Can A Great Coach Take You to a Championship Level?

What qualities make a great coach?What qualities make a great coach?

What qualities make a great coach?

What qualities make a great coach?

Do you think a great coach can help take your performance to a different level? What qualities make a great coach? What qualities does a great coach need to have to help you achieve your mission? What might we learn from Coach Urban Meyer and The Ohio State Buckeyes’ performance this week?

First, congratulations to the Ohio State Buckeyes football program, the first undisputed NCAA National Champions. I spend half my time in Columbus and it’s a much happier place to do business when the Buckeyes are winning!

The first quality you should expect from a great coach is authenticity. Authenticity means what you see is what you get. Coach Meyer and his coaching team are very transparent in how they work with their teams. Great coaches understand how to get people to open up and trust them. They must be trustable. Every great coach I’ve ever met was authentic. When they make promises, you can take it to the bank.

The second quality you should expect from a great coach is always learning new ways to help you improve. Great coaches spend as much time developing themselves as they do you. Great coaching means they are always looking for ways to provide you with an edge in what you do. It could be doing new kinds of agility exercises that put you under pressure or doing an assessment that helps you better understand your strengths and capabilities.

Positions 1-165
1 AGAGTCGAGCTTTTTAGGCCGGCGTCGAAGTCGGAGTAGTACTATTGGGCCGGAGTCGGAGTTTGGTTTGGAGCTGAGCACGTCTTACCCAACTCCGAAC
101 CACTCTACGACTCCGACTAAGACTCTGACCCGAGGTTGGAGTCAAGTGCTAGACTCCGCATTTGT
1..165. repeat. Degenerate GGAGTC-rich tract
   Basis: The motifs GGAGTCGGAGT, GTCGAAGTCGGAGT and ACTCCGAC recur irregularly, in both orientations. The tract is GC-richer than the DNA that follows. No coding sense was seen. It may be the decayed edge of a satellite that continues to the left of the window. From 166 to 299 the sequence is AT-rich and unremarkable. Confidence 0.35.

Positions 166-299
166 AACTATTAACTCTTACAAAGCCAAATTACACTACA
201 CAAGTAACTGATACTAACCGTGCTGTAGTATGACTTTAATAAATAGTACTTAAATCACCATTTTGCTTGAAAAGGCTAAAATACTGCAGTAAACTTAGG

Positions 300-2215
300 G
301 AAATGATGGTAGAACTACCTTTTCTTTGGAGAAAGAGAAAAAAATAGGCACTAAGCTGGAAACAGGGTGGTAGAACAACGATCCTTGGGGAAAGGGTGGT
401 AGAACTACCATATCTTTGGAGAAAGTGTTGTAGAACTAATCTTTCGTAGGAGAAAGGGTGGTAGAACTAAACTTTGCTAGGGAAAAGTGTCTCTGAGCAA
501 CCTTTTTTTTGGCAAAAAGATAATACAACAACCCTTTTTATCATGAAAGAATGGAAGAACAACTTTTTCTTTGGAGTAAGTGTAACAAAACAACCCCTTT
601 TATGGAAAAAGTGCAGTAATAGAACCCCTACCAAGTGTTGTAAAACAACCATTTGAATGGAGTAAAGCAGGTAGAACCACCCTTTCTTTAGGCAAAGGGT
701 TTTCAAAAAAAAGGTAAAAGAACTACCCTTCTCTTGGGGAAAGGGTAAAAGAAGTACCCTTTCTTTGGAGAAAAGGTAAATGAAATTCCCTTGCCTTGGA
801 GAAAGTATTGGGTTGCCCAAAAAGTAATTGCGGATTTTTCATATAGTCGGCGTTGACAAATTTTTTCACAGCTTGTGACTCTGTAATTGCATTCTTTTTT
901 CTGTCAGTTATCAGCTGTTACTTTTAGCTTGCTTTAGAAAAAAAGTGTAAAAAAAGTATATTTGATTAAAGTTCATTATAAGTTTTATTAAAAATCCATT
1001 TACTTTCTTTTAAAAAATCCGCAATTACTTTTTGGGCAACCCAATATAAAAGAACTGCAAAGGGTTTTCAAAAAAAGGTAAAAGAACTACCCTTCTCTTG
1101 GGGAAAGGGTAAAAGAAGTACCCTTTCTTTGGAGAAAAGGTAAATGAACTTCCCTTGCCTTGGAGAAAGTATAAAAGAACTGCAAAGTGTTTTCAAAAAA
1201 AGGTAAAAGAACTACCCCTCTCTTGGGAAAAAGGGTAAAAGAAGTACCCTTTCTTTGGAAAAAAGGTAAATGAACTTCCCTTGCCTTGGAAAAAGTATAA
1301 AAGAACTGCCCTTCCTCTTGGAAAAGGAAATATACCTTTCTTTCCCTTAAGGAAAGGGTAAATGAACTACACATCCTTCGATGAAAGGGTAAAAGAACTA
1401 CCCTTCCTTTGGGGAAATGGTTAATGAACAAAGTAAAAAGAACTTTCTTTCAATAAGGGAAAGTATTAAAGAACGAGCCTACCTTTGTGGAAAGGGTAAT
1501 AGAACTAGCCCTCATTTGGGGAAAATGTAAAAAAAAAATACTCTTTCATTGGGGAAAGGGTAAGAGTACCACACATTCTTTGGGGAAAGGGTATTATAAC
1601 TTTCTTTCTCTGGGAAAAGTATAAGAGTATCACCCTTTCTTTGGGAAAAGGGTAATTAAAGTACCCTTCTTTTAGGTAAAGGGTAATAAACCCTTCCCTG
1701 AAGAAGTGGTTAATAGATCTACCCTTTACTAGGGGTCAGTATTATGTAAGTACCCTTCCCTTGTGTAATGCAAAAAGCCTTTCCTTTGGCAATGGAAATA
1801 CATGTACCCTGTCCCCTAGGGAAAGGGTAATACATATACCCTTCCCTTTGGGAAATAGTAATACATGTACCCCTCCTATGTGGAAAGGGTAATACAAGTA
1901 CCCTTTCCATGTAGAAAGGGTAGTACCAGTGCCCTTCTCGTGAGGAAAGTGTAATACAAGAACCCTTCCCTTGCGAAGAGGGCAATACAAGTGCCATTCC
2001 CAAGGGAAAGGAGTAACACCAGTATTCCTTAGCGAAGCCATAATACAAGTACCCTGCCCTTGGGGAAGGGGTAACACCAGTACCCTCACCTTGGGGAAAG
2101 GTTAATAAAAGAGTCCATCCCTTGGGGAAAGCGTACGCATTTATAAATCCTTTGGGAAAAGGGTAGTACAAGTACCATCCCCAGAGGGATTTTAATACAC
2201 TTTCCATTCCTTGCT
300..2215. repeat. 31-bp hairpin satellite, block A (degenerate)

The third quality you should expect from a great coach is they always get the best out of you. I remember watching Tiger Woods work with Butch Harmon during the early 2000s. He was always looking to help Tiger increase his skills. In golf, a coach spends many hours fine tuning your swing. It’s a game that’s won and lost by small improvements over several days of the tournament. In sports where you’re competing with your own best, you must be willing to work towards perfection on a regular basis.

When I ran the 400 meter in college, my coaches spent significant time working on my starts. Great coaches help build your confidence by making the extraordinary routine. To win more, you must become more. Watch top athletes and you see people working on incremental improvements every day.

The fourth quality you should expect from a great coach is a belief in you. My experience with great coaches is they believe in their people. They possess a high level of emotional intelligence and understanding. Watch a quarterback coach work with his star and you see an incredible amount of time spent helping the player develop confidence in himself.

The fifth quality you should expect from a great coach is seeing what’s there before their students. Great coaches help you expand your possibilities. I believe this is why Ohio State was able to survive the loss of their first two quarterbacks. Most people have unlimited possibilities, they just have to be reminded of this. This is why all great coaches help their people by working on the fundamentals. In business, I find 95% of the problems my clients work with me on are the fundamentals. Once a person knows the building blocks of their role, they can become extremely creative in how they execute their strategy.